“It’s a little surreal,” said Sawyer, who did a walk-through of the plant on Monday and sat in his old cubicle on the plant floor. “As we continue to be a growing company, (Brakebush) is always looking for opportunities to pick up equipment for ourselves. We’ve identified a few things we thought we could use.”

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Oscar Mayer auction

Scott Swanson, with Barliant Auctions in Sandwich, Illinois, helps auction off items during a live auction at the former Oscar Mayer facility in Madison on Wednesday.

Broader interest awaits

Bidders in the room clutched narrow, blaze-orange, spiral-bound notebooks that listed the items by lot. Wednesday’s auction was primarily dedicated to food-processing equipment, but Thursday’s and Friday’s auctions will include hundreds of items that could have uses for any number of companies or even homes. The items include compressors, battery chargers, forklifts, ladders, parts cabinets, hoists, welders and even a Ford passenger van.

“There’s a lot of machine shop and a lot of maintenance equipment,” said Scott Swanson, an auctioneer with Barliant Auctions in Sandwich, Illinois, which is assisting in the auction. “It’s a lot of things that can be used locally. There’s a tremendous amount.”

For Joel Waldo, 50, a manager at Metalworx in Waterloo, the auction provided an opportunity to pick up a deal on machine shop equipment and get a peek inside the historic plant.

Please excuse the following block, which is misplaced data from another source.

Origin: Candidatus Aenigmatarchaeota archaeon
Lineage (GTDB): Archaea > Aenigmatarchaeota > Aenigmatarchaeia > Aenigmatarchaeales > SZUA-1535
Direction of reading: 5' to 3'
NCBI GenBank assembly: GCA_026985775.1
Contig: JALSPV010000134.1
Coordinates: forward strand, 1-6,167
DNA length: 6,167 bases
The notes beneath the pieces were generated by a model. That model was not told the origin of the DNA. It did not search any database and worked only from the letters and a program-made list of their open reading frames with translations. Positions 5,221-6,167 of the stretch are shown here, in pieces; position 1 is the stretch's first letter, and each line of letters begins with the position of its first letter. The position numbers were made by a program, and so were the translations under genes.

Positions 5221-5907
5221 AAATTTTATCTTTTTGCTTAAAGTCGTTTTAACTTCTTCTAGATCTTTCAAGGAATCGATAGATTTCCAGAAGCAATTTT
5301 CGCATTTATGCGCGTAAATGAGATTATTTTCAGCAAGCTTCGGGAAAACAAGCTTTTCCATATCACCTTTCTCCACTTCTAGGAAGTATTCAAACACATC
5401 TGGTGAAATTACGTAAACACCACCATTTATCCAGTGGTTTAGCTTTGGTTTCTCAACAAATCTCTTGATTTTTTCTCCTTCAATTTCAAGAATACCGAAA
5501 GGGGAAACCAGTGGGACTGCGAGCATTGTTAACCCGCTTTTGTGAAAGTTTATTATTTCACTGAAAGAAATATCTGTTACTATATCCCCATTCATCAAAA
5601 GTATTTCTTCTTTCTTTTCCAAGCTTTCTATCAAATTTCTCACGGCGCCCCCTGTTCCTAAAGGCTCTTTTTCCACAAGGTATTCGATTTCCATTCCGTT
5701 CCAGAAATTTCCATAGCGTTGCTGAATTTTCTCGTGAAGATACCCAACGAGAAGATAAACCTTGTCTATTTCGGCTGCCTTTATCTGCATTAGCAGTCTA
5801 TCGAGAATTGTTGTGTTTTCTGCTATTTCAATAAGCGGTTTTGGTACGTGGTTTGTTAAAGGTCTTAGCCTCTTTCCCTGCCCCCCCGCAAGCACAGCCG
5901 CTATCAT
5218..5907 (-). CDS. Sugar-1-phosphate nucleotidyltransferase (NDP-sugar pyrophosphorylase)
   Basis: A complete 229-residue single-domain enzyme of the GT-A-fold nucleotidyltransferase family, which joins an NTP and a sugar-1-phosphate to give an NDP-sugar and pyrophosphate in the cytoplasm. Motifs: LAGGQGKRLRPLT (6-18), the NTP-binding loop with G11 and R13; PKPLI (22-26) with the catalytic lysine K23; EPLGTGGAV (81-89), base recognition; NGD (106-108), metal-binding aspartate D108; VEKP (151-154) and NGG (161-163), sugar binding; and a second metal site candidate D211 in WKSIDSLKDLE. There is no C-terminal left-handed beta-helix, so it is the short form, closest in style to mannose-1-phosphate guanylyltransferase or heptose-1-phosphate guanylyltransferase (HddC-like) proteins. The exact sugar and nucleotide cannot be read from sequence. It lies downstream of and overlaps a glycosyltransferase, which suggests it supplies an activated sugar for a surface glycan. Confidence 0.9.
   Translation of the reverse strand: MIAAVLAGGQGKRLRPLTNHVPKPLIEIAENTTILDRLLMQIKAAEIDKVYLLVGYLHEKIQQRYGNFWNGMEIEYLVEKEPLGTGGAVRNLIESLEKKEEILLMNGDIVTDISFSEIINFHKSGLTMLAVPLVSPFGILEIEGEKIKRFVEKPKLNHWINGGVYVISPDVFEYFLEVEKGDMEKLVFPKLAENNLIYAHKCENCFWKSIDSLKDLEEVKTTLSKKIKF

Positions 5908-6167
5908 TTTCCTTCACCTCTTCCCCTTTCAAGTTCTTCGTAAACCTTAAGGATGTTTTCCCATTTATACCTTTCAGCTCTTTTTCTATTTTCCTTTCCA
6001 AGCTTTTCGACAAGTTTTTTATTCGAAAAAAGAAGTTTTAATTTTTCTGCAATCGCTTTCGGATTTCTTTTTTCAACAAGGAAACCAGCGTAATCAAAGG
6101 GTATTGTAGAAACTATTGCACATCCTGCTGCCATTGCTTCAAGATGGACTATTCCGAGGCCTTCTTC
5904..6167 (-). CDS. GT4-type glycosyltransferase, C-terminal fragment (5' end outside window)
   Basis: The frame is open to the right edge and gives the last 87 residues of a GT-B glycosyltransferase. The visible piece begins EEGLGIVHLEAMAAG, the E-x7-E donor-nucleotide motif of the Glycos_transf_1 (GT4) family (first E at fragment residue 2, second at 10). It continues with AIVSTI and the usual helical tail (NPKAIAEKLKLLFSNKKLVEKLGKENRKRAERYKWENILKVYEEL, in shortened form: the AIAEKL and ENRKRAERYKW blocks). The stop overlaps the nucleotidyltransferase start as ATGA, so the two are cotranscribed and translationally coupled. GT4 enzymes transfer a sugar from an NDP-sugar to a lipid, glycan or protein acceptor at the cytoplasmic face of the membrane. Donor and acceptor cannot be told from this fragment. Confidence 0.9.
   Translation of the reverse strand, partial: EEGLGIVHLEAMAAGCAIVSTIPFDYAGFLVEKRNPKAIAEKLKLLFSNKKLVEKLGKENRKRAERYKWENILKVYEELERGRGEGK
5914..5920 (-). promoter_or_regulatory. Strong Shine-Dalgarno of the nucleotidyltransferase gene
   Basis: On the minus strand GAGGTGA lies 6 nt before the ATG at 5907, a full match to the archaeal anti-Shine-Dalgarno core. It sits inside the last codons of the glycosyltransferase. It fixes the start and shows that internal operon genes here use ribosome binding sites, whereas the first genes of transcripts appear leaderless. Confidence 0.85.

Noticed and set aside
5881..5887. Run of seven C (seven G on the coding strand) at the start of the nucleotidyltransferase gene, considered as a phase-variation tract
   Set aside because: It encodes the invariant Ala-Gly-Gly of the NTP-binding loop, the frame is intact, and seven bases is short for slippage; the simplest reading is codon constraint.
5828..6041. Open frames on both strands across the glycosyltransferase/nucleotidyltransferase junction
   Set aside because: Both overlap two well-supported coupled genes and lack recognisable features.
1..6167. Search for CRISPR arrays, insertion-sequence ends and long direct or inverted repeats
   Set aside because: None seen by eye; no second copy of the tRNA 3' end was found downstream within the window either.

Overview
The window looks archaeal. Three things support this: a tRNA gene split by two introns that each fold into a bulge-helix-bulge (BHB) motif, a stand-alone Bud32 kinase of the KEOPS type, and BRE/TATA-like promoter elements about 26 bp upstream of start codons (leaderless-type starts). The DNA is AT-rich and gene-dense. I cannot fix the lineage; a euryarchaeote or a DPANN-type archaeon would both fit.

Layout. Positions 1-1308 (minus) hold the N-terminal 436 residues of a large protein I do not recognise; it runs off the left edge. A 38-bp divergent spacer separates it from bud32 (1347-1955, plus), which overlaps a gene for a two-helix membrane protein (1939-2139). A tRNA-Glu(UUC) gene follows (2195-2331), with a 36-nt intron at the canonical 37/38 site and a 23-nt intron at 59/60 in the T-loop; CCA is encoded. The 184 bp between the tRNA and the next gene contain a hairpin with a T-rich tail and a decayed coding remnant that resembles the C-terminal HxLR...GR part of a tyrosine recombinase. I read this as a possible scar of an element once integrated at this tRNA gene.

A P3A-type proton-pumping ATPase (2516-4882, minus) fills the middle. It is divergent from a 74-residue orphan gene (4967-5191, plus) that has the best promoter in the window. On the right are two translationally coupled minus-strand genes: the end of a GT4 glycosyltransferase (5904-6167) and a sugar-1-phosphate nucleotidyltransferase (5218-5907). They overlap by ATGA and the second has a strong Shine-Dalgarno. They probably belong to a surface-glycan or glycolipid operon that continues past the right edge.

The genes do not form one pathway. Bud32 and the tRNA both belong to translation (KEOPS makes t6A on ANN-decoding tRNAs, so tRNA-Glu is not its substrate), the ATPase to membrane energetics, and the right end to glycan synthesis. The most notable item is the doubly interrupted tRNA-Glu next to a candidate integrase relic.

“We’re looking for anything that’s economically priced,” said Waldo, who grew up in Madison. “There’s some old stuff and some new stuff. It’s neat to see something that you might bid on that actually has an Oscar Mayer tag on it. It’s just cool.”

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Oscar Mayer auction

Narrow books that list all of the more than 2,000 items up for auction are used by potential bidders to follow along with the auction. They also can use the blank spaces to log the sale price of an item. Some things sold for $100, and at least one item on Wednesday sold for $97,500.

Reese said other auctions could be held in the coming weeks to sell things such as office furniture and fixtures. But to remove the larger pieces of equipment that are being sold through Friday of this week, openings will be cut into the side of the building on the third, seventh and eighth floors. Cranes will then be used to lower the pieces to waiting trucks.

No small task

But most who buy large items will hire someone else to remove and transport the equipment.

Companies that specialize in equipment removal set up offices Wednesday next to the auction floor. They included Reynold’s Transfer & Storage of Madison, International Machinery Exchange in Deerfield and Todd’s Specialized Rigging in Oelwein, Iowa. Dwayne Fletcher, owner of Noah’s Machinery Moving, came from Layton, Utah, to help dismantle the equipment for bidders. Fletcher’s crews, in some cases, will use plasma cutters, grinders and power wrenches, but will also have to navigate the design of the aging facility.

“Most of the doors here are very low, so you can’t even get a normal forklift through them,” Fletcher said. “We’ve got a 15,000-pound-capacity lift, but it’s 83 inches tall. Most of the doors here are 81 inches tall.”

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Barry Adams covers regional and business news for the Wisconsin State Journal.